How do you know whether you are doing one thing or the other? What is the difference between writing yourself into redemption and writing yourself into critique? And how does one engage in critique without secretly hoping it is the very act of sharpening and shaping her words that will save her, finally set her on the hero’s path? (Am I seeking a new body politic or hocking my story now that my body won’t do)?
“People want, understandably, to be able to pursue happiness on the terms of the culture they live in (terms to which we all submit to one degree or another in various areas of our lives),” Susan Bordo wrote back in the 1990s, pinpointing the connection between the alarming rise in eating disorders in 20th century women and the wave of hysteria diagnoses among their Victorian counterparts a century before. “But they also want to feel that they are self-determining agents, and some want to be reassured that their choices are ‘politically correct,’ as well. It thus becomes very important that they believe their own choices to be individual, freely motivated, ‘for themselves.’”
Bordo was writing toward the cultural construction of eating disorder pathology at the turn of the millennium as other scholars from other disciplines—Emily Martin in cultural anthropology, Angela McRobbie in contemporary media studies, Claire Colebrook in affect theory—launched their own critiques of the form of contemporary narratives about mental illness, pain, feminism, social media. What counts as freedom in the manic-depression of our age, they ask, everything co-constituting everything else, work and brain, gender and body, love and personal brand online, Democrat and Republican, victim and redeemer? Who is the victim? Who is the redeemer? When is loneliness just loneliness and when it is something else, something that needs the structure of diagnosis, the oblong little SSRI, Prozac after the morning brushing of the teeth, the toothbrush electric, the better for whitening, the better for the Instagram smile, the Instagram ads for adult braces one wishes one could scroll past but instead lingers over, through long sips of coffee that will stain the crooked bottom teeth past fluoride’s repair.
And what can theory offer if it is not translated into a form more than language, a body more than text? The bodies of these women of theory I have loved as text, and their imperfections: Butler writing campaign checks in support of Kamala Harris, no matter her track record of incarcerating truants and young mothers. What of Butler’s language of nonviolence, then, of performativity and play, subversion and drag? Kristeva, spying for the USSR, the powers of horror, indeed, the struggle of me-not-me, but with higher stakes than instituting a renewed appreciation for the grotesque in wealthy little bulimics with pretensions to intellectual ascendency. Further back, Gertrude Stein with her praise for the Nazi responsible for removing all the Jewish children in the French town where she and Alice spent part of the war, or Simone de Beauvoir and Sartre trash-talking their old Jewish lover, abandoning her during the occupation. (De Beauvoir, by her own account, was bloviating in the yard at L’École Normàle Supérieure, when Simone Weil walked by and overheard de Beauvoir’s assertion that what people really needed, rather than revolution, was “more meaning in their lives.” Weil’s response went something like: It’s clear you’ve never actually gone hungry then).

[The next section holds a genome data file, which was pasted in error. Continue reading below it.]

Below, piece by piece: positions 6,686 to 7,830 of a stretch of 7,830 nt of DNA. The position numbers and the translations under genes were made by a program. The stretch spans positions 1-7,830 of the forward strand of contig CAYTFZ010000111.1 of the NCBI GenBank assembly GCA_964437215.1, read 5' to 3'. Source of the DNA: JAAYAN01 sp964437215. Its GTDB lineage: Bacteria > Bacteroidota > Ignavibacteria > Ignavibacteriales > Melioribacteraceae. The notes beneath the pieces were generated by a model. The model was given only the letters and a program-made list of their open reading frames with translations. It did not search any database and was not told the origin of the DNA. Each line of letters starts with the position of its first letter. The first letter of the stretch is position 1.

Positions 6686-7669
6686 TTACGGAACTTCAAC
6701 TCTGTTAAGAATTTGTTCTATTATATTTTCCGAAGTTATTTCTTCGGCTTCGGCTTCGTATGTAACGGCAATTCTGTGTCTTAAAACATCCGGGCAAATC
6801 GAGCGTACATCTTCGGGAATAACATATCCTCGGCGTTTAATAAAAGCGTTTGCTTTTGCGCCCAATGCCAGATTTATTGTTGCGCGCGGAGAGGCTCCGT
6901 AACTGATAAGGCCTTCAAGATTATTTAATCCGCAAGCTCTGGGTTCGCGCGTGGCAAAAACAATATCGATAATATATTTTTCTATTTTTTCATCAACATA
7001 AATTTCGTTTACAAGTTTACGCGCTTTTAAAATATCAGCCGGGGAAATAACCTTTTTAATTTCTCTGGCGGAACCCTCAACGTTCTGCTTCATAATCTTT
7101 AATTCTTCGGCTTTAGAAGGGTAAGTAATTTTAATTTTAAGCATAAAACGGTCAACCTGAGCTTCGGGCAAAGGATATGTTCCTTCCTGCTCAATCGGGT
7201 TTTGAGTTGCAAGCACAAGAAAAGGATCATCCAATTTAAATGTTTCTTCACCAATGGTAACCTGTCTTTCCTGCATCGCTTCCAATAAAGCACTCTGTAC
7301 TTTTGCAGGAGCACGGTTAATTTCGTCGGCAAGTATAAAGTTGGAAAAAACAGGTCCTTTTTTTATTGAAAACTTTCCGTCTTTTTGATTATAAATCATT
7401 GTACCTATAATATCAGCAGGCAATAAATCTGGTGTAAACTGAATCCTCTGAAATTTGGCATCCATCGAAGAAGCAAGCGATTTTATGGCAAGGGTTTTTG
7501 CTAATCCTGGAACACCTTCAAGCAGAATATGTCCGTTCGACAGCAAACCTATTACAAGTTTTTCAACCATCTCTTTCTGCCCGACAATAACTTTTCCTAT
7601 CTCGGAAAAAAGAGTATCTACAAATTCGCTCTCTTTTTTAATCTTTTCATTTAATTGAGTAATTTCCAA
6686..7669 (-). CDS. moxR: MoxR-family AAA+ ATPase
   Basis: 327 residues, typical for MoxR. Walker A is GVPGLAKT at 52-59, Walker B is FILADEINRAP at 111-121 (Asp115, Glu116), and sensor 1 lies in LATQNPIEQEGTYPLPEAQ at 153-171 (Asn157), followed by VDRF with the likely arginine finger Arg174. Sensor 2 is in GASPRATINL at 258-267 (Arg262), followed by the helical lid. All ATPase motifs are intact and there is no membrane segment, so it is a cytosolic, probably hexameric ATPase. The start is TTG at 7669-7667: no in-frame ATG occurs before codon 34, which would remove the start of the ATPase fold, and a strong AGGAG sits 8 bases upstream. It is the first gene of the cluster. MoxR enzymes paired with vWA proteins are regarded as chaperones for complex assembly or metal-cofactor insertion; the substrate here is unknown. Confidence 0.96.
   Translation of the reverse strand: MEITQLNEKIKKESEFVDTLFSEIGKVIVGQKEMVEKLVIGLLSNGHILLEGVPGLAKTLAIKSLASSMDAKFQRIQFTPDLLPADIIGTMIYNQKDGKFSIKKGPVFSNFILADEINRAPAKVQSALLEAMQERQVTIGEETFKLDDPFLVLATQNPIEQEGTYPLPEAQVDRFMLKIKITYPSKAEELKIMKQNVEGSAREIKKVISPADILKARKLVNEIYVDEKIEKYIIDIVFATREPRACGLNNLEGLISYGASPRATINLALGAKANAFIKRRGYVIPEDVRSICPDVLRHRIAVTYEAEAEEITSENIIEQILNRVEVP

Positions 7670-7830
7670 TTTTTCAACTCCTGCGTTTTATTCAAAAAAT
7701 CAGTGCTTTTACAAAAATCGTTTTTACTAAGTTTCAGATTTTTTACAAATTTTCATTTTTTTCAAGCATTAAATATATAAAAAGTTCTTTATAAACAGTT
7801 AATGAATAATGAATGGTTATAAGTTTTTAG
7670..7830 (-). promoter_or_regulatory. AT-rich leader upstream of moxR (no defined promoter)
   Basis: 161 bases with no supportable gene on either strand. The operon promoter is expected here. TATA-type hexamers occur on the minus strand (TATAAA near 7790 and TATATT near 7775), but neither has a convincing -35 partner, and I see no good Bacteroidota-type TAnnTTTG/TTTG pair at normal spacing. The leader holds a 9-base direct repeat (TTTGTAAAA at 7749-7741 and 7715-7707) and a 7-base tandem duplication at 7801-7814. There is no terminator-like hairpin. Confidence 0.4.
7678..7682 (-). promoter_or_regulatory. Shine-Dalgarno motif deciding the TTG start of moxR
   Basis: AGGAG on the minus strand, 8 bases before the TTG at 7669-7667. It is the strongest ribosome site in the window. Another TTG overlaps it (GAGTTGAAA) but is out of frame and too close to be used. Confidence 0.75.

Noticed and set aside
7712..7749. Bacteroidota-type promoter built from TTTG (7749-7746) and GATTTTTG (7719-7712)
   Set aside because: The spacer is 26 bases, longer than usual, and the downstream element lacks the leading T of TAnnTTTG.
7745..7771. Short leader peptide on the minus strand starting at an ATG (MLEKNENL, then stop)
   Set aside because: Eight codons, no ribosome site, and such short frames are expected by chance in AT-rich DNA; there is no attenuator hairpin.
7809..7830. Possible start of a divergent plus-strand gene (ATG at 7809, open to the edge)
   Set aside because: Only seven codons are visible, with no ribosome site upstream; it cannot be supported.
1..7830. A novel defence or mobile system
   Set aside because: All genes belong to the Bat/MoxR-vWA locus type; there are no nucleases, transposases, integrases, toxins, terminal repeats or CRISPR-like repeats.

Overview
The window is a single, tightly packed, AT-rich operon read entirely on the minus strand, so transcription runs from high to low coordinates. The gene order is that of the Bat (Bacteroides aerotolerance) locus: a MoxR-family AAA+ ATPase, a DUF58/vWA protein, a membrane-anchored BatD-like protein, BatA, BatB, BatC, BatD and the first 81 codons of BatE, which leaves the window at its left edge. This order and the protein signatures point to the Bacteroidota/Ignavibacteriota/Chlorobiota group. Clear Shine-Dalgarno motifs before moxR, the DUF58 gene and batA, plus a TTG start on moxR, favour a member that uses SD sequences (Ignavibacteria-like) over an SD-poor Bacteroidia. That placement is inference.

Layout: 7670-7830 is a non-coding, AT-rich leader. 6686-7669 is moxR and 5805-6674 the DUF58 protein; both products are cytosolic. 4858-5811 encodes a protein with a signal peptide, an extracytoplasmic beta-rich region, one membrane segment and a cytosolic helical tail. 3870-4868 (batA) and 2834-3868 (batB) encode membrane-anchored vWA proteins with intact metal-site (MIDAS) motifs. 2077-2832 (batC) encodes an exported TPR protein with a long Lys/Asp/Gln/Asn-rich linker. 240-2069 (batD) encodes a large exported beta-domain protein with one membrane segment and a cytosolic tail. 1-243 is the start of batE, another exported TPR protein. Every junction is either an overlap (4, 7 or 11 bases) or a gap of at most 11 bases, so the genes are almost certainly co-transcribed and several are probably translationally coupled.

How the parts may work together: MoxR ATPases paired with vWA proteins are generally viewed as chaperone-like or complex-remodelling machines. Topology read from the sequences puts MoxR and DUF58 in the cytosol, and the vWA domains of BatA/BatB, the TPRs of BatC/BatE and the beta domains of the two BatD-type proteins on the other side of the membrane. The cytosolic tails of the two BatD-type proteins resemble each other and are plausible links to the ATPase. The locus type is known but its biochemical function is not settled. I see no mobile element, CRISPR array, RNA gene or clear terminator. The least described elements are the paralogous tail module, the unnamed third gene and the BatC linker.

Weil on culture: “to be rooted is perhaps the most recognized and least recognized need of the human soul. It is one of the hardest to define.”
Define, name, shape, scythe. As a child I knew my body best at the base of the willow tree in our front yard. I imagined the roots, of my body, of the tree, just as its branches: long, entangled, buried in a hushing wind of dirt and worm and rock rather than air.
It is not that I want them, these women of theory, to be perfect. Is it that I want them to be perfect? Is it that I think Weil attained a kind of perfection here, on earth, in form? I first encountered her writing in a graduate class on women’s crime fiction. My professor assigned her essay The Iliad or The Poem of Force to provide a theoretical foundation for thinking, talking, and writing about violence. Like most theory, Weil’s writing provides a sweeping, poetic view on a terrible human condition. Unlike most theory, her abstractions didn’t seem like abstractions to me. The men who specialize in critical theory in our department love to talk of Agamben, states of exception, the muselmann as walking dead. I don’t really care about it on their tongues. But Weil, on the page, even before I knew she died by starving herself, I can feel her (I can feel me) feeling the force of which she spoke:
“Nearly all human life has always taken place away from hot baths.”
“Those to whom fate has loaned force perish through it.”
“The temptation to excess is virtually irresistible.”
Weil implicated me, reading this first essay in between throwing up bagels, bathing, and weeping over a doctor’s phone call to say my husband might have cancer. (He didn’t; he had the bubonic plague, and after implicating me, the essay comforted me, as I read it over and over again in the hospital waiting room while Kiernan underwent surgery to remove the diseased sack and puss that had accumulated along his larynx).